Al-Jazeera / October 24, 2020
Sudanese demonstrate in the capital against the deal that several political parties say transitional gov’t is not authorised to sign.
Sudanese political parties have rejected the government’s decision to normalise relations with Israel, with officials saying they will form an opposition front against the agreement.
Dozens of Sudanese people demonstrated in the capital Khartoum on Friday following the joint statement from Israel, Sudan and the United States on Friday saying that the two countries agreed to “end the state of belligerence between their nations”.
A statement from Sudan’s Popular Congress Party, the second most prominent component of the Forces of Freedom and Change (FFC) political coalition, said Sudanese people are not obligated to accept the normalisation deal.
“We see that our people, who are being systematically isolated and marginalised from secret deals, are not bound by the normalisation agreement,” the statement said.
“Our people will abide by their historical positions and work through a broad front to resist normalisation and maintain our support for the Palestinian people in order for them to obtain all their legitimate rights.”
Sudan’s former Prime Minister Sadiq al-Mahdi also slammed the announcement, adding that he withdrew from a government-organised religious conference on Saturday in Khartoum in protest.
Al-Mahdi, who is the country’s last democratically elected premier and heads the country’s largest political party, said: “This statement contradicts the Sudanese national law … and contributes to the elimination of the peace project in the Middle East and to preparing for the ignition of a new war.”
Kamal Omar, a leader in the Popular Congress Party, said in a separate statement that Sudan’s transitional government is not elected and therefore not authorised to normalise relations with Israel.
“This transitional government hijacked the Sudanese position to satisfy regional and international intelligence agencies,” he said.
Protesters in Khartoum took to the streets and chanted “no peace, no negotiation, no reconciliation with the occupying entity” and “we will not surrender, we will always stand with Palestine”.
Muhammad Wadaa, a leader in the Sudanese Baath Party, which is part of the FFC, said the anti-normalisation front includes a civil force and influential parties from within and outside the forces of freedom and change.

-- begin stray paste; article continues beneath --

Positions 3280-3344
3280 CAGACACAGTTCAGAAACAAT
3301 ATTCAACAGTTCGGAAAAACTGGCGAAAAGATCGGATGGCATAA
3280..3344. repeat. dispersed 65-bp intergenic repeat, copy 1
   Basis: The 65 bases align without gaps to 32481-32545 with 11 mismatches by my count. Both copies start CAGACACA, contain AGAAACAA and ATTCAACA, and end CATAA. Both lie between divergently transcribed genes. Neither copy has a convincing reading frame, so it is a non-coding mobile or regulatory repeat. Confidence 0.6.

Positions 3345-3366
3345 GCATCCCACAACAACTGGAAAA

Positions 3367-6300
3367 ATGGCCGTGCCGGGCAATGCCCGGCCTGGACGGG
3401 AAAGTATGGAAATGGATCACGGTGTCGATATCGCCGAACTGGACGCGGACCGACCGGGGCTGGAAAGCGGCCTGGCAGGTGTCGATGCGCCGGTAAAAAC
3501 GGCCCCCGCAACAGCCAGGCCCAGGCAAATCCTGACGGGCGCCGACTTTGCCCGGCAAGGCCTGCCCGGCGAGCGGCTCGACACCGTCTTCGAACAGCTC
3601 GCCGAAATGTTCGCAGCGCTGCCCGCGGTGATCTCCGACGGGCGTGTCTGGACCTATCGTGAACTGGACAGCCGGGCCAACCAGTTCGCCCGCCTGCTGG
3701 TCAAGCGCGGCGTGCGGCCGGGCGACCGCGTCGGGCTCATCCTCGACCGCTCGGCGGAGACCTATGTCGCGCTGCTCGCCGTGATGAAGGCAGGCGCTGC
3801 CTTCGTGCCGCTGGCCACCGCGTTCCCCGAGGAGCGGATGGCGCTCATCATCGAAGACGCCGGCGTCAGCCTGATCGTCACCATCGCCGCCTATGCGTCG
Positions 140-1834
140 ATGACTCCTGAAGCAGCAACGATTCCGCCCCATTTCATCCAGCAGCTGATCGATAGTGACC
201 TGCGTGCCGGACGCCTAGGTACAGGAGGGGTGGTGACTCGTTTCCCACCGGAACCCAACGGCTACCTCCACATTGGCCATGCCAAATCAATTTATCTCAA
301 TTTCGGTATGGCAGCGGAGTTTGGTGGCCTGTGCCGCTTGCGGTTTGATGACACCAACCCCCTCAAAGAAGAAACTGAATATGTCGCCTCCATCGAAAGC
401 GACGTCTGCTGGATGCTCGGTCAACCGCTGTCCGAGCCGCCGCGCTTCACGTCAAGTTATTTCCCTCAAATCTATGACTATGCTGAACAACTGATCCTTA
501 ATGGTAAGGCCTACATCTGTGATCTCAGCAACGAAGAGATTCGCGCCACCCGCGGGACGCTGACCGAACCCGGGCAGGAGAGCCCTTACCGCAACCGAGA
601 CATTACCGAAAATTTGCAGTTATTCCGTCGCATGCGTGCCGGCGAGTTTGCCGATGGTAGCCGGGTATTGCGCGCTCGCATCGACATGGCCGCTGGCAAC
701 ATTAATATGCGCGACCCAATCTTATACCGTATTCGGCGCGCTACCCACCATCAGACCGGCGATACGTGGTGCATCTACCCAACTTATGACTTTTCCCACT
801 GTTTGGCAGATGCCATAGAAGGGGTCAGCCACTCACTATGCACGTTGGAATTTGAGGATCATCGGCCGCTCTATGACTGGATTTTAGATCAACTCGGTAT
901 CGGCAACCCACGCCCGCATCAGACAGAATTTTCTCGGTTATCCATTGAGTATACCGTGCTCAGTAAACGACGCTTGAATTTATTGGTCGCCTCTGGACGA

Wadaa said there are a number of parties within the FFC that warned the transitional government they will withdraw their support if normalisation with Israel was agreed to.
“Normalisation with Israel is a move that is rejected. The government is not authorised to take such a decision with a racist state that practises religious discrimination,” he said.
Wadaa told Al Jazeera that “the government made a big mistake and it is a step that will not achieve economic abundance”.
Palestinian officials reacted with dismay as Sudan became the third country to normalise relations recently, after the United Arab Emirates and Bahrain.
Palestinian Authority (PA) President Mahmoud Abbas denounced the deal and said the only path towards peace is by resorting to international law to make Israel end its occupation of Palestinian territories.
However, according to Al Jazeera’s Nida Ibrahim, many Palestinians believe the PA does not have much to offer other than condemnation.
“For many political analysts here, Palestinians have their backs against the wall and really don’t have much to hope for, other than Trump would not get a second term in office,” she said, speaking from the occupied West Bank city of Ramallah.
“Many Palestinians on social media say the Sudanese people’s hearts are with the Palestinian people but they were dragged into this by their military rulers.”
On Saturday, Iran’s foreign ministry slammed Sudan’s move, saying: “Pay enough ransom, close your eyes on the crimes against Palestinians, then you’ll be taken off the so-called ‘terrorism’ blacklist.”
“Obviously the list is as phoney as the US fight against terrorism. Shameful!” it added.
SOURCE : AL-JAZEERA